The final holdout, Delta, has modernised its fleet of aircraft.
Now that Delta has modified its aircraft to minimise interference, the worry that 5G signals could cause significant flight delays appears to have been allayed.
According to Reuters, the airline has completed updating the radio altimeters in its aircraft that is currently in use. The new altimeters will also be installed in other aircraft that are scheduled for planned maintenance. The upgrade, according to Delta, “means no Delta aircraft will be subject to additional weather-driven constraints.”
In low visibility conditions, the Federal Aviation Administration (FAA) had warned that some 5G signals can affect the altimeters pilots use to gauge their distance from the ground.
The FAA was concerned that some aircraft altimeters would have trouble telling the radio signals from 5G cell towers apart, despite the fact that they don’t actually share the same spectrum. This sparked a dispute over where and how powerfully 5G signals may be turned on between telecom corporations and the FAA.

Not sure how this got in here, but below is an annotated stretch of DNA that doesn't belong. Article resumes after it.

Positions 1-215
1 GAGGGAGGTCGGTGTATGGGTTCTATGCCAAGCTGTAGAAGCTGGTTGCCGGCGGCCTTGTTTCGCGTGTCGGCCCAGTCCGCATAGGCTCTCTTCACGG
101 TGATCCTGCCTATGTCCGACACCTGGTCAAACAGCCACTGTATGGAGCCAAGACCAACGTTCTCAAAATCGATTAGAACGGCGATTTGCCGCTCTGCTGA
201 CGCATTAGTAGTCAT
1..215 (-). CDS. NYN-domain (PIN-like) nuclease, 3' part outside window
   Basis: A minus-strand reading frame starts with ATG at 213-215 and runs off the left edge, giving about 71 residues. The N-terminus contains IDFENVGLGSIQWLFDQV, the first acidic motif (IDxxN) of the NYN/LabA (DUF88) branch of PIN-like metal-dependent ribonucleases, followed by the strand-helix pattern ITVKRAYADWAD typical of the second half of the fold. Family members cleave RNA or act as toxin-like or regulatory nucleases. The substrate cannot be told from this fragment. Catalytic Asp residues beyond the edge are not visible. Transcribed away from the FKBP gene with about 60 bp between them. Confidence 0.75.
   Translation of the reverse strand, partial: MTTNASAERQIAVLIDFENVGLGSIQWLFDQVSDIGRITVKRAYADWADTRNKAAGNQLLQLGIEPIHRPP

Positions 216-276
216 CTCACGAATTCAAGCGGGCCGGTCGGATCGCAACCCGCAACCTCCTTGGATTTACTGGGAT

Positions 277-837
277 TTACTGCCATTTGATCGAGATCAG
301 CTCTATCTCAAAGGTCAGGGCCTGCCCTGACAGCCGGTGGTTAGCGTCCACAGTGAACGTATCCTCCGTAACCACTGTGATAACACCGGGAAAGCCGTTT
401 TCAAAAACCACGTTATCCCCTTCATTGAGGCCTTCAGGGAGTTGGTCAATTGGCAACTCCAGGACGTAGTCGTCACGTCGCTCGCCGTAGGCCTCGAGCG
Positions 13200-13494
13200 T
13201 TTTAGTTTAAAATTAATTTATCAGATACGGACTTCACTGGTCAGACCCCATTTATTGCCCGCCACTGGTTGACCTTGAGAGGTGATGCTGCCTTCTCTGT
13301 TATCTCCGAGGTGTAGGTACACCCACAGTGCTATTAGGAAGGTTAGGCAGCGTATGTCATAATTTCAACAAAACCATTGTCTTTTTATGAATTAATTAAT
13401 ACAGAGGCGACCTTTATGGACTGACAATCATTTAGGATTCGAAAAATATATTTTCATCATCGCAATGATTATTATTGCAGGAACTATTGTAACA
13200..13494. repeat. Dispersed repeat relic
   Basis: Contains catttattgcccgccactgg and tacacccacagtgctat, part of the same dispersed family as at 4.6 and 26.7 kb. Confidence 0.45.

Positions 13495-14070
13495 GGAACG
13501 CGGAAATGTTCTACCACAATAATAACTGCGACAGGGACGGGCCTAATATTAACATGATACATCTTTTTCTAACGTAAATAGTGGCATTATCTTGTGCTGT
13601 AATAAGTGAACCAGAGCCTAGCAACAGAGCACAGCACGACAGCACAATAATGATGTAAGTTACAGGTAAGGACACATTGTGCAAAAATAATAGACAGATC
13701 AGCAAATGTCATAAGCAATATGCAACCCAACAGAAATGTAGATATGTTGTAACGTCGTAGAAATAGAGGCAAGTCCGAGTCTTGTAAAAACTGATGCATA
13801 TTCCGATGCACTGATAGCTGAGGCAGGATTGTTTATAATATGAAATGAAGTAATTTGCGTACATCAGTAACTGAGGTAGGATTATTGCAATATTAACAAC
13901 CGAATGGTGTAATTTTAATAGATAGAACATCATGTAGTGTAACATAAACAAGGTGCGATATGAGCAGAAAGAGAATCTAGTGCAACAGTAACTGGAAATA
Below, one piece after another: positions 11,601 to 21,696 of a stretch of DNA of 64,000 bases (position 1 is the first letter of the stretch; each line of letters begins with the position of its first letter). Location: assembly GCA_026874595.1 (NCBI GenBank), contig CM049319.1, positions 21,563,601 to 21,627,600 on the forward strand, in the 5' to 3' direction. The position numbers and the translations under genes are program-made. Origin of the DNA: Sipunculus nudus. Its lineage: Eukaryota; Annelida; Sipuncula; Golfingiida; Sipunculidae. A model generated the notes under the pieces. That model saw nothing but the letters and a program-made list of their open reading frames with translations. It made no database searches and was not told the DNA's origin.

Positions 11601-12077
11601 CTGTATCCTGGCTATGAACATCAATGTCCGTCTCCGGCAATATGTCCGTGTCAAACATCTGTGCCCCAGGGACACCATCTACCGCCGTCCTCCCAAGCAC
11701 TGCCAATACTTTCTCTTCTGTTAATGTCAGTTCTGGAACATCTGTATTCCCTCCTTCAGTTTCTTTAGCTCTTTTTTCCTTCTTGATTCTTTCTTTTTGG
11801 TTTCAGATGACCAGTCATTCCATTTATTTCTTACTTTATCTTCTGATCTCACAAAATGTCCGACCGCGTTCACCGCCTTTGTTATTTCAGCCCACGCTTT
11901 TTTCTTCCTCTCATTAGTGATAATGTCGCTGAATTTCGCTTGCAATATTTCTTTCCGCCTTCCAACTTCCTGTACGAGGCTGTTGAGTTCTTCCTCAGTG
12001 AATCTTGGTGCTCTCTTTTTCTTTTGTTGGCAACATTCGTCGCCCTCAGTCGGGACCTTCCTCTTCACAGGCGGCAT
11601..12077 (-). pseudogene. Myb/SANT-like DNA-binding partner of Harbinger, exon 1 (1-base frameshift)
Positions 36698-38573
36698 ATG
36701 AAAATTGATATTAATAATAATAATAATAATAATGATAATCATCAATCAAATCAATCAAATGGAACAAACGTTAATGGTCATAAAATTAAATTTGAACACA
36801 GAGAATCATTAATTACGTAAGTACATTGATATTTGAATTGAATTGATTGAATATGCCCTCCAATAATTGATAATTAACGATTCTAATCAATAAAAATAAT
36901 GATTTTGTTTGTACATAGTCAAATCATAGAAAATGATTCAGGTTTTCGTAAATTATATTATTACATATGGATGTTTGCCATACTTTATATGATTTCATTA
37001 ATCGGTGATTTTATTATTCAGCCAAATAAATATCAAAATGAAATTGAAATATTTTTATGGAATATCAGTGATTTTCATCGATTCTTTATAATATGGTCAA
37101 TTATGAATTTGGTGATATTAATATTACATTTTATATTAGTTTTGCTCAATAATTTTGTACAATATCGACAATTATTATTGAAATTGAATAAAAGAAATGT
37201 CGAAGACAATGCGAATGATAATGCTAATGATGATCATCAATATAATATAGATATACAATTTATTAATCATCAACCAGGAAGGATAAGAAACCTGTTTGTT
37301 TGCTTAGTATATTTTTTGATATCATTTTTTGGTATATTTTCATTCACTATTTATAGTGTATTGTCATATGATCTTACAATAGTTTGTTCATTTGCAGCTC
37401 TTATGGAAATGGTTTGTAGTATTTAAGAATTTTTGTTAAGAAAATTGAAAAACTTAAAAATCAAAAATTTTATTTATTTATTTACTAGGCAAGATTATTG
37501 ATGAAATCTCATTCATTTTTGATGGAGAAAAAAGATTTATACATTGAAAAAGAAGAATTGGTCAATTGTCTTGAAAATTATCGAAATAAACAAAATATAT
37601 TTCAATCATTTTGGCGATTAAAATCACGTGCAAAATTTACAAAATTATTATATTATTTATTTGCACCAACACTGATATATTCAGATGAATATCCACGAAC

In the majority of sites, carriers were eventually able to activate their 5G signals, although they continued to shut off regions near airports while airlines upgraded their altimeters.
Airlines are no longer allowed to land planes in specific low-visibility conditions if their altimeters haven’t been updated as of July, which prompted US Transportation Secretary Pete Buttigieg to issue a warning about possible flight delays and cancellations. With the notable exception of Delta, which had 190 aircraft without the upgraded altimeters, nearly all domestic aircraft were equipped with them.
The dilemma surrounding 5G airlines may eventually be resolved with those updated aircraft.